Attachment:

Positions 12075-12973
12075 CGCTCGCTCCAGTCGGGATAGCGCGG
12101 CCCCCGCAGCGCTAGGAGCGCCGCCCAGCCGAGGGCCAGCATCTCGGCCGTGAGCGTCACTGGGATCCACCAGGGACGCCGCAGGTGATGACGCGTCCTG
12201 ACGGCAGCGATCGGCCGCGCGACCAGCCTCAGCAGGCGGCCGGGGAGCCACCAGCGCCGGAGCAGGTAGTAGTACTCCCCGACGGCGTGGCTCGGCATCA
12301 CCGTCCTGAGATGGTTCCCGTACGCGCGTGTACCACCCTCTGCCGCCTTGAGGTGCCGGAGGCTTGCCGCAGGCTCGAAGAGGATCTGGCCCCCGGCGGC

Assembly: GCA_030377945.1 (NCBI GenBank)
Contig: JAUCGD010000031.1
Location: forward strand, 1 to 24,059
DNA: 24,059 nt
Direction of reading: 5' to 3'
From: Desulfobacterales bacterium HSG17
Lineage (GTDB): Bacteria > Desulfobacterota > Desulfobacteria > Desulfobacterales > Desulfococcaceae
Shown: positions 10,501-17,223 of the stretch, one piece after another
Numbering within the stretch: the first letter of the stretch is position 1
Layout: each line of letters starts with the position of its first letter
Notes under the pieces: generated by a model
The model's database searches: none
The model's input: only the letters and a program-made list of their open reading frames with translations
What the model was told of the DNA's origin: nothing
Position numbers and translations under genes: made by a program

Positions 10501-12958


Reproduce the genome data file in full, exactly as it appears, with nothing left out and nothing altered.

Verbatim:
Positions 12075-12973
12075 CGCTCGCTCCAGTCGGGATAGCGCGG
12101 CCCCCGCAGCGCTAGGAGCGCCGCCCAGCCGAGGGCCAGCATCTCGGCCGTGAGCGTCACTGGGATCCACCAGGGACGCCGCAGGTGATGACGCGTCCTG
12201 ACGGCAGCGATCGGCCGCGCGACCAGCCTCAGCAGGCGGCCGGGGAGCCACCAGCGCCGGAGCAGGTAGTAGTACTCCCCGACGGCGTGGCTCGGCATCA
12301 CCGTCCTGAGATGGTTCCCGTACGCGCGTGTACCACCCTCTGCCGCCTTGAGGTGCCGGAGGCTTGCCGCAGGCTCGAAGAGGATCTGGCCCCCGGCGGC

Assembly: GCA_030377945.1 (NCBI GenBank)
Contig: JAUCGD010000031.1
Location: forward strand, 1 to 24,059
DNA: 24,059 nt
Direction of reading: 5' to 3'
From: Desulfobacterales bacterium HSG17
Lineage (GTDB): Bacteria > Desulfobacterota > Desulfobacteria > Desulfobacterales > Desulfococcaceae
Shown: positions 10,501-17,223 of the stretch, one piece after another
Numbering within the stretch: the first letter of the stretch is position 1
Layout: each line of letters starts with the position of its first letter
Notes under the pieces: generated by a model
The model's database searches: none
The model's input: only the letters and a program-made list of their open reading frames with translations
What the model was told of the DNA's origin: nothing
Position numbers and translations under genes: made by a program

Positions 10501-12958